mtang at stanford.edu
Mon May 12 12:13:18 PDT 2008
Hi SpecMat'ers --
Before sending a reply to Johan, I thought I'd pass it by you. Add your
Hi Johan --
APTES is OK to use in the lab in very specific areas.
1. Keep liquid out of the litho area. This could cause problems with
surface quality in other people's wafers.
2. Store the APTES in the flammables cabinet or flammables
refrigerator. (Does is require rfrigeration? I don't think it can
hurt, if tightly sealed.) Make sure to have the barcode and yellow
label. Be aware that APTES should be kept as dry as possible, which
includes minimizing the time the bottle is opened to air. APTES will
hydrolyze in the presence of trace moisture. So, if you refrigerate,
bring the bottle up to room temperature before opening, to minimize
3. Processing of your quartz should be done in wbsolvent. If you are
not already qualified, please talk with Uli about getting
trained/qualified. Work with her on your protocol. I would suggest
obtaining, using, and storing your own glassware. Clean your labware
first. Trace chemicals can contaminate your wafer surfaces.
4. We don't have a pH meter in the lab. I'd suggest that actually pH
paper would be better (more accurate and allow you to keep probes out of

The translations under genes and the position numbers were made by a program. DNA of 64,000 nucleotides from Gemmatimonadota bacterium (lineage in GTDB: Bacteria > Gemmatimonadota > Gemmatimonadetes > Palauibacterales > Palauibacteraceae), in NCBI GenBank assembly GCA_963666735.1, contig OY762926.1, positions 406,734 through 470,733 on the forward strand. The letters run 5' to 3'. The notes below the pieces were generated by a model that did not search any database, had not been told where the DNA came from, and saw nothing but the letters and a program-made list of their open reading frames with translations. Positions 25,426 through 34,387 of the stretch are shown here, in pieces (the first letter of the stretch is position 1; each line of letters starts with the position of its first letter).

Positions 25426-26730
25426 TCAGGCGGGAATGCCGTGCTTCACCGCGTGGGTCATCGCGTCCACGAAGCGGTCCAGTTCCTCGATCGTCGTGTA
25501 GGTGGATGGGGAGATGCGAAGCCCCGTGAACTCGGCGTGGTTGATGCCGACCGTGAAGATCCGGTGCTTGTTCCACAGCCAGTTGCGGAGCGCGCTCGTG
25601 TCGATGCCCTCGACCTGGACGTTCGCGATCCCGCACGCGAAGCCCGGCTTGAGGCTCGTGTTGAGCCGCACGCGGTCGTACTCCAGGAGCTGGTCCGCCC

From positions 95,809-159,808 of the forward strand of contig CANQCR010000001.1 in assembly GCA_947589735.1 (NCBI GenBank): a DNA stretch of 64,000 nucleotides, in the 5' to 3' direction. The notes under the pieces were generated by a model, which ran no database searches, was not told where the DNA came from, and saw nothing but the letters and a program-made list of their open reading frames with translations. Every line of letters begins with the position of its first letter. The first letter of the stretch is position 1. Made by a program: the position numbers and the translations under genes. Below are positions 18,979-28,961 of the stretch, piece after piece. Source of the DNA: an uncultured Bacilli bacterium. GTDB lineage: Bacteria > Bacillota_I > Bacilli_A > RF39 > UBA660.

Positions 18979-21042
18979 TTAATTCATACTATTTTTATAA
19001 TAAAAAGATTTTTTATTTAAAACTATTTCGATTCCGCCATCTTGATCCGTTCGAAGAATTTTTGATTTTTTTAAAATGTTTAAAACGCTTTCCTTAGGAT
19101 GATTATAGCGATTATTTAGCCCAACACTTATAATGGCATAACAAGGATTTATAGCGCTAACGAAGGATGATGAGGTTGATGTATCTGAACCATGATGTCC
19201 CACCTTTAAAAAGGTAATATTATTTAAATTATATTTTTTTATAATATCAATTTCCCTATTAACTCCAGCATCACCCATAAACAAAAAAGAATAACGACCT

your solution), so you'd have to obtain paper with the appropriate
range. (By the way, it is a misconception that you actually obtain a
monolayer -- it is actually quite difficult, I understand, to get a nice
monolayer of APTES.)
5. On step 3C, do not use the singe oven to bake the APTES coated
wafer. Please use one of the litho hot plates -- make sure to replace
the foil on top before and after your APTES wafers are heated.
I believe the rest of the procedure is OK. However, I do think that
before committing your wafers to this process, it would be useful to do
some quick experiments. One experiment would be to see how well the
i-line resist holds up to CHF3/O2 etching... Typically, we have found
that the i-line resist etches more quickly than the standard 3612. I am
not sure even the 3612 would stand up to 60 minutes of etching in the
amtetcher. It might help also to have an idea of the etch rate of X-cut
quartz, so you'll know how long an etch the resist needs to withstand.
One last thing -- I would not do an HMDS singe/prime before coating your
wafers with resist. This could mess up your APTES coating. Without
HMDS, resist adhesion might be a problem. (It may be that hand-develop
might be required, if your resist dots wash off in the svgdev.)
Johan Andreasson wrote:
> 1. Contact information
> 1. Name Johan Andreasson
> 2. Coral login johana
> 3. Phone number 650-724-5536
> 4. E-mail address johana at stanford.edu
> <mailto:johana at stanford.edu>
> 5. Who I work for Prof. Steven M. Block,
> Biology/Applied physics
> 1. Chemical
> 1. Name 3-AMINOPROPYLTRIETHOXYSILANE
> 2. Synonym C9-H23-N-O3-Si,
> C9-H23-N-O3-Si, "1-propanamine, 3-(triethoxysilyl)",
> "1-propanamine, 3-(triethoxysilyl)", "propylamine,
> 3-(triethoxysilyl)-", "propylamine, 3-(triethoxysilyl)-",